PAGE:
80’s Mania Mondays: That Creepy Video Though

If you are trying to guess what song that lyric is pulled from, just stop. Today’s song doesn’t have any lyrics. But what it does have is scratching, the DJ technique where the record is moved back and forth to create a “scratch” effect. It’s also the song that brought the hip-hop sound to the pop audience, even if the performer himself was as far removed from hip-hop as the east is from the west.

Today’s song is “Rockit” by Herbie Hancock.

Not going to even try to explain what that video is about, but it was, and still is creepy.

By the time Hancock got around to creating this song, he had been making music for over twenty years. In his twenties, he played with Miles Davis in his great mid-60’s quintet. That group, which featured Wayne Shorter, Ron Carter and Tony Williams helped expand the jazz vocabulary. When the group went their separate ways in the late 60’s, Hancock became a fusion pioneer. The album Head Hunters from 1973 and its song “Chameleon” not only became one of fusion’s great songs, it turned out to be an R&B hit as well. Throughout the rest of the 70s, Hancock dabbled in all kinds of music: straight-up jazz, funk, and fusion.

Working with Grandmixer D. ST. and producer Bill Laswell, Hancock created this hip-hop influenced song that managed to make the R&B top 10. With rap and hip-hop music beginning to make inroads in popular culture then, no one would have ever guessed that this jazz great would bring the sound to the mainstream. That it was him speaks to his willingness to explore genres and sounds outside his supposed comfort zone, and to his amazing creativity.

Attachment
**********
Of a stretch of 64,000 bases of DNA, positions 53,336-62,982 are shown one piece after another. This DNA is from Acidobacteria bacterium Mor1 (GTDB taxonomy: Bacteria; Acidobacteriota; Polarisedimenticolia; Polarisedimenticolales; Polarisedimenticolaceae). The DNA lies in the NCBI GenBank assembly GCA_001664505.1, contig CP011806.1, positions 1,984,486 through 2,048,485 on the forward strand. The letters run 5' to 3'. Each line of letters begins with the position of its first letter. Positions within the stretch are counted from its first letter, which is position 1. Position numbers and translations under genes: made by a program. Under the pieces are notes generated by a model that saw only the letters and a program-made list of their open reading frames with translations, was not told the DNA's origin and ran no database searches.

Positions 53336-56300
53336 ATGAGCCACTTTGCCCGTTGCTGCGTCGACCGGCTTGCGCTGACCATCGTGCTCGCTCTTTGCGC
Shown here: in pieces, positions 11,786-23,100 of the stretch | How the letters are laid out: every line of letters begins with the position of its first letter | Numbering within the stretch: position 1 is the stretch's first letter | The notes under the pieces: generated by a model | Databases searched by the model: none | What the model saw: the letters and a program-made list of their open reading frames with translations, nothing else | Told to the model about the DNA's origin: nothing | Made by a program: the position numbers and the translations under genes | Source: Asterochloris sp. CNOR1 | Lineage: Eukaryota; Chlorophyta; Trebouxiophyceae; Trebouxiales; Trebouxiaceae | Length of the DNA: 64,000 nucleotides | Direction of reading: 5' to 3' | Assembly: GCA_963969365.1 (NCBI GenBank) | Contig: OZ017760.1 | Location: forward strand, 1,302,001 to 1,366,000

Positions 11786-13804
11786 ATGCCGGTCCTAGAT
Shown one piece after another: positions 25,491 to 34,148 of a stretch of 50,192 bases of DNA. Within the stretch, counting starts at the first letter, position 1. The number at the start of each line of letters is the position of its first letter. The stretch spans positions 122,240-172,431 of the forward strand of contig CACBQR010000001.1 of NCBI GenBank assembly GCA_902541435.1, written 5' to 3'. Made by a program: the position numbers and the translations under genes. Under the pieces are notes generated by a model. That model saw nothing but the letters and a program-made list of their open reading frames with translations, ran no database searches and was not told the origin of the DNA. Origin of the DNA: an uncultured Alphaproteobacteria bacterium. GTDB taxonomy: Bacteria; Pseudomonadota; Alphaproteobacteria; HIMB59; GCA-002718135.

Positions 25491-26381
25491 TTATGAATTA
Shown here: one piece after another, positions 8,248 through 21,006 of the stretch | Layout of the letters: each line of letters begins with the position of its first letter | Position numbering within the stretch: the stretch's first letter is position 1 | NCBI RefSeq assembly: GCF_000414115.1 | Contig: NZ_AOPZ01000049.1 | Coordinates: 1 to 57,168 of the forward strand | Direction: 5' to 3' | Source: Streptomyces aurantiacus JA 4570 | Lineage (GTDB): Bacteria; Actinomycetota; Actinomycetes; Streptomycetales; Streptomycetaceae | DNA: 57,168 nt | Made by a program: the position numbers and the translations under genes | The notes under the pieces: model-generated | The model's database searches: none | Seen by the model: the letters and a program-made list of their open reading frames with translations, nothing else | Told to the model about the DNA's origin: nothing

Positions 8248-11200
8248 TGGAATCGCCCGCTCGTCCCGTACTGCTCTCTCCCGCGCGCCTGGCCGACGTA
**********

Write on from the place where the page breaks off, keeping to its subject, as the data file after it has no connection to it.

Now can anyone tell me what in the world that video is about? Seriously, I never understood it back then, and I still don’t understand it now.

Anyway, that’s today’s 80s Mania Mondays song. Hope you enjoy it. As always, thanks for reading and listening.

14 Replies to “80’s Mania Mondays: That Creepy Video Though”

  1. I actually have the 12″ of this in my collection! I liked the weirdness of the video. I always thought that, since Herbie is the only human in the video, it was his way of showing how we were evolving into an entirely technological, robot-run society. That pretty soon, nothing would be “real” except for Herbie, playing his (synthetic) keyboard, and the robots would be enjoying life … with no meddling humans to mess things up. Which is a message that fits even better today, don’t you think? 🙂

    Liked by 2 people

    1. I used to have that 12″ too, and the Mega-mix as well! Sadly, I donated them to Goodwill when I got the electronic versions.

      That explanation sounds as good as anything I’ve ever heard about the video. We meddling humans seem to mess up a lot of things, huh?


      1. Absolutely! Another jazz legend (Miles Davis). That was one of my favorite classes in college. The professor was hilarious, made it fun. I made it a point to attend his class. Lol. Others not so much!

        Liked by 1 person

  2. This was always one of my favorite videos, and was getting a lot of airplay when I first discovered MTV in 1984! Like a lot of early 80’s videos, I don’t know if there even was a meaning behind the video… it was just fun! IIRC, it was runner up to The Cars’ “You Might Think” as the first ever MTV Video of the Year award winner…

    Liked by 1 person

    1. You are right about the MTV Video award. Hancock did win five VMAs that year, but he missed out on Video of the Year. Amazingly, that video for “You Might Think” only won that one award.


  3. Um…I didn’t look at the video because, like you, I always thought it was crazy! But from what I remember it seems that there were mannequin body parts dancing all around.
    Just too crazy.
    Regardless, Herbie Hancock is a genius. I can just imagine him saying, “Check me out, I’m so bad, I can cross over and do YOUR stuff!”
    Good times!

    Liked by 1 person

    1. He is a genius and extremely creative. So many songs in so many styles. I will admit, I was never crazy about his “singing” through the vocoder period though; I liked when he left the singing to other people, like on “Stars In Your Eyes” for example.


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